We care how our skin looks to others, so hearing about ways to improve its appearance is always welcome news. MIT scientists have recently developed a new material called “second skin” that will offer potentially numerous benefits for our skin, including the temporary reduction of wrinkles and smoothing of bags under our eyes.
Second skin, also called XPL, is an invisible film that may, with further refinement, be able to be used in a variety of other applications.
For example, it could be used as a method to protect our skin from damage by impregnating it with sunscreen or as a covering over medications such as cortisone, so it stays in place without smearing.
XPL is an extremely thin coating made up of polymers (repeating molecules that create long chains) that is able to mimic the elastic properties of the skin. The active chemical is called siloxane, which is a chain of alternating atoms of silicon and oxygen contained in a cross-linked polymer layer, thus the name XPL.
The researchers created and tested over 100 potential polymers in order to determine which had characteristics that were most similar to healthy skin.
“Creating a material that behaves like skin is very difficult,” said Barbara Gilchrest, a dermatologist at Massachusetts General Hospital and an author of the paper, as reported by MIT News.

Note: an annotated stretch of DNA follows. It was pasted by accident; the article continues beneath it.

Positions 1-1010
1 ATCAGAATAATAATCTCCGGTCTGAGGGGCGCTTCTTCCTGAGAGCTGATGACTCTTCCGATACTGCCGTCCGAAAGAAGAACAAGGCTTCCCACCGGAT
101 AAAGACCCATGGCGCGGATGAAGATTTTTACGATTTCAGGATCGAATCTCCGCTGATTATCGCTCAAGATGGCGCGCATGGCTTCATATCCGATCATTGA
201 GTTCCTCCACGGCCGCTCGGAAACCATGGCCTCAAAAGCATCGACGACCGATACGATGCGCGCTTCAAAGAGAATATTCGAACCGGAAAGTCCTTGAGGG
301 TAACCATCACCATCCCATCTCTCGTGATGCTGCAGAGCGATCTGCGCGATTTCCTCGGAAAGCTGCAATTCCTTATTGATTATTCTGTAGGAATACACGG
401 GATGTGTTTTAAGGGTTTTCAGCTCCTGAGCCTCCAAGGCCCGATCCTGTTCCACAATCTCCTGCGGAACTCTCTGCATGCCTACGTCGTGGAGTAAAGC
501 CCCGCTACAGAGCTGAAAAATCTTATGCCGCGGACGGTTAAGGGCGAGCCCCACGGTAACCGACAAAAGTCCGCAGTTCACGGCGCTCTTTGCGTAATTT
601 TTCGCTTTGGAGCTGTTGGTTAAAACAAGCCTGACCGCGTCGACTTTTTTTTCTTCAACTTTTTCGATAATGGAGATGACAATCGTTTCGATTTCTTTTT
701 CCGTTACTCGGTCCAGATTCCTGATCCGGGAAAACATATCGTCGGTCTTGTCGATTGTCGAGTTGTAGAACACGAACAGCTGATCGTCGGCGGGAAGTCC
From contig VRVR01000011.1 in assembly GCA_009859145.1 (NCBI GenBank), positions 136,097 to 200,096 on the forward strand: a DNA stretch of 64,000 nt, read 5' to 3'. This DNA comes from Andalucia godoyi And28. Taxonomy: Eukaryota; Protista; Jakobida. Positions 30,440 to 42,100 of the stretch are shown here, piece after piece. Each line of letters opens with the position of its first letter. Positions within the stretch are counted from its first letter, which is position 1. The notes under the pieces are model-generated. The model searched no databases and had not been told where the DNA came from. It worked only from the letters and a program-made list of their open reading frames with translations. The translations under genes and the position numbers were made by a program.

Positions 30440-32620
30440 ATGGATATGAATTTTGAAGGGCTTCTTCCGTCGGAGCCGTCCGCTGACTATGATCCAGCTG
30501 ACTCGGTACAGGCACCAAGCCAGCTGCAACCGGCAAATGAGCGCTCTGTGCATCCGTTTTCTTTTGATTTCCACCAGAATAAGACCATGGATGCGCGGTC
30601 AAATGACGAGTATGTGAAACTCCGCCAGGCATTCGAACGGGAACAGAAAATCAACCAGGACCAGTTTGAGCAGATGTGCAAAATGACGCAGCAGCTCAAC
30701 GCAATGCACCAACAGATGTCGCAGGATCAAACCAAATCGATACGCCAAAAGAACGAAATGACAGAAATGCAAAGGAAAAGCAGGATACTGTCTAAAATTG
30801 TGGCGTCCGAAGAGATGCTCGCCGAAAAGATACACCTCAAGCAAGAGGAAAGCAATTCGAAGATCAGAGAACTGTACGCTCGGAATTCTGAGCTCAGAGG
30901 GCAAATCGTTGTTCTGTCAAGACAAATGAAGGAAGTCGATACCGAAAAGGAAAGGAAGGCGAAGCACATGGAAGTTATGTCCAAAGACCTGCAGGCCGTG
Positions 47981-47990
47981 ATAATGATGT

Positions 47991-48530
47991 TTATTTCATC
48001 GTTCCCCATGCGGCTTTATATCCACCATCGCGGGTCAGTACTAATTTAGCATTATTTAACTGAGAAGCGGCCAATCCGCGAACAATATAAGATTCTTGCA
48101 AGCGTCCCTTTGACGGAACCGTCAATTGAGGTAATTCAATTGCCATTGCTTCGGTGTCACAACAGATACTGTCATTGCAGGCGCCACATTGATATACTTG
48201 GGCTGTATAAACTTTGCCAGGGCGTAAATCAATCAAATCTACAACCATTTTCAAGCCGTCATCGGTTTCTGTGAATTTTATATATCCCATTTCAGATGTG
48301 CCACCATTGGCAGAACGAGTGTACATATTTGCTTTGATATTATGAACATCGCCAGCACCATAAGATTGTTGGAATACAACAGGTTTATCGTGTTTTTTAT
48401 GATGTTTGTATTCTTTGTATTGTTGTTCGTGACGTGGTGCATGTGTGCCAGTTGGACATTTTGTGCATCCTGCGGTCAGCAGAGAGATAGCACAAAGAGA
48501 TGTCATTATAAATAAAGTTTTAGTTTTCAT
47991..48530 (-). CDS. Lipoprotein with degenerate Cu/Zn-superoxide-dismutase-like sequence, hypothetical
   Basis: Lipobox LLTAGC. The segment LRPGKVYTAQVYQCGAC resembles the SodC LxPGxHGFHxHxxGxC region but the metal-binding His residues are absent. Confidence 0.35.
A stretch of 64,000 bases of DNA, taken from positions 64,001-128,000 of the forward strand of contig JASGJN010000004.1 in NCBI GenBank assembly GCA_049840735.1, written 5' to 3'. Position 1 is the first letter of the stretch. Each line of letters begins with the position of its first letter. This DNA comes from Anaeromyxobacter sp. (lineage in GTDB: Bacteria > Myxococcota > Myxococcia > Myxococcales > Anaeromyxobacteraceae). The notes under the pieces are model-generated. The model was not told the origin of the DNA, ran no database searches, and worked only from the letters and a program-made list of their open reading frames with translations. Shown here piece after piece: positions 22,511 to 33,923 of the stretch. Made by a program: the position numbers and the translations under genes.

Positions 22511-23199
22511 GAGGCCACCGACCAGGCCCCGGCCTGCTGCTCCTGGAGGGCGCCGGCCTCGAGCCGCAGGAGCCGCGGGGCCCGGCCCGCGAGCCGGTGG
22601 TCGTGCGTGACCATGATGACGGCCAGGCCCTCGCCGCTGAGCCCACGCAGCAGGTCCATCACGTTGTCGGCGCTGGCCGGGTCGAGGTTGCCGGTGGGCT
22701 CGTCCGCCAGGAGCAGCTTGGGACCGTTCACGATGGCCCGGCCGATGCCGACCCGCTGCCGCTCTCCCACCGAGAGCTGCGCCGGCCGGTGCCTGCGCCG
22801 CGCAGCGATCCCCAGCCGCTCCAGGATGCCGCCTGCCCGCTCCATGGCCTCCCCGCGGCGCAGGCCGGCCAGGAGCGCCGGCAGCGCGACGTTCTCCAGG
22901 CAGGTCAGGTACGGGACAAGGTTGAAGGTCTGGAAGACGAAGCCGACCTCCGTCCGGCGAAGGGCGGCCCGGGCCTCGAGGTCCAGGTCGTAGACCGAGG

“Many people have tried to do this, and the materials that have been available up until this have not had the properties of being flexible, comfortable, nonirritating, and able to conform to the movement of the skin and return to its original shape,” Gilchrest added.
The application of XPL is done in a two-step process. Once on, this second skin is nearly invisible and can remain for up to 24 hours.
The material has special optical properties so it appears smooth. It also has the right mechanical properties to be strong and to tolerate being stretched yet still able to return to its original shape.
The research study, published online in Nature Materials, tested XPL on the lower eyelid fat pads of 12 subjects. It was found that on a 5-point scale, there was a 2-grade decrease in herniated appearance.
A biotech company in Massachusetts called Living Proof funded the research. They have passed the development of XPL to another small company called Olivo Laboratories, LLC.
MIT news reported that “initially, Olivo’s team will focus on medical applications of the technology for treating skin conditions such as dermatitis.”
If you want to learn more about this second skin and see how it behaves on natural skin, watch this YouTube video.
Michele is an R.N. freelance writer with a special interest in woman’s health care and quality of care issues.
Edited by Jody Smith
‘Second Skin’ May Reduce Wrinkles, Eyebags, Scientists Say. New York Times. Retrieved May 12, 2016.
New 'Second Skin' Temporarily Smoothes Wrinkles. Healthday News. Retrieved May 12, 2016.
New material temporarily tightens skin. MIT News.edu. Retrieved May 12, 2016.
Yu, Betty et al. An elastic second skin. Nature Materials (2016) doi:10.1038/nmat4635. Published online 09 May 2016.